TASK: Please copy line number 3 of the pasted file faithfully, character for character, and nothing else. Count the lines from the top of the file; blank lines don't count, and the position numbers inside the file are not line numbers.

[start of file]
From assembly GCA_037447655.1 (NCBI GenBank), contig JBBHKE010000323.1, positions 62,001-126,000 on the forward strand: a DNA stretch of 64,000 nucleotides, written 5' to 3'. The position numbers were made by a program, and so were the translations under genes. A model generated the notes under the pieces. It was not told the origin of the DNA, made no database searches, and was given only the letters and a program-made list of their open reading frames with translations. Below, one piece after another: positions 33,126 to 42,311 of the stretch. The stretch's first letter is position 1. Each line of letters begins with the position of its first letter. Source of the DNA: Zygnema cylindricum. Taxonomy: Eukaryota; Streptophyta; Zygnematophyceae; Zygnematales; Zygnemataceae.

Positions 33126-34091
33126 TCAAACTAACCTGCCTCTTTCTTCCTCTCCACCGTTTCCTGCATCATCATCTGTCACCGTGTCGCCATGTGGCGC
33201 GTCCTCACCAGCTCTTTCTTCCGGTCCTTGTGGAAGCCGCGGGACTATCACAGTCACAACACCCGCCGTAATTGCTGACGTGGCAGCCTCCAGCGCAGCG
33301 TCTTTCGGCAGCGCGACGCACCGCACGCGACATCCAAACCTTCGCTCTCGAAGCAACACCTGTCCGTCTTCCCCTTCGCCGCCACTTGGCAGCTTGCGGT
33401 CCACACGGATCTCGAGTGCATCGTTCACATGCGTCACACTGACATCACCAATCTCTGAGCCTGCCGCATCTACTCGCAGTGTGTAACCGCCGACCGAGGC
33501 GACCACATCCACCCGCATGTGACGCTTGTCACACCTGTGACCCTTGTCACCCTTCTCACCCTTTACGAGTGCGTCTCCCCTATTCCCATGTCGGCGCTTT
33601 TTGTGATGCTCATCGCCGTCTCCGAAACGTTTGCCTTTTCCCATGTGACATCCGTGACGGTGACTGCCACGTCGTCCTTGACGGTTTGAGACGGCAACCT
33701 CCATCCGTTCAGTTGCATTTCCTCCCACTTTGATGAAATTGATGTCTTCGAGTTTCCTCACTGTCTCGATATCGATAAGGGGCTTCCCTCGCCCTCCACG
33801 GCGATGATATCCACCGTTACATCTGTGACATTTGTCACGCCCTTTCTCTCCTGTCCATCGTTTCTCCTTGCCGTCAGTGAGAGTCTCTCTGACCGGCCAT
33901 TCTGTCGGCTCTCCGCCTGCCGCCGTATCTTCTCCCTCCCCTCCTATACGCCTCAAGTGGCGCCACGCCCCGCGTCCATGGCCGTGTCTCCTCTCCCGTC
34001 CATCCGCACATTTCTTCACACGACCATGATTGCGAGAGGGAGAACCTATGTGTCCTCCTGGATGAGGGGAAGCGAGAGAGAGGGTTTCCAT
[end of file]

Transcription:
33126 TCAAACTAACCTGCCTCTTTCTTCCTCTCCACCGTTTCCTGCATCATCATCTGTCACCGTGTCGCCATGTGGCGC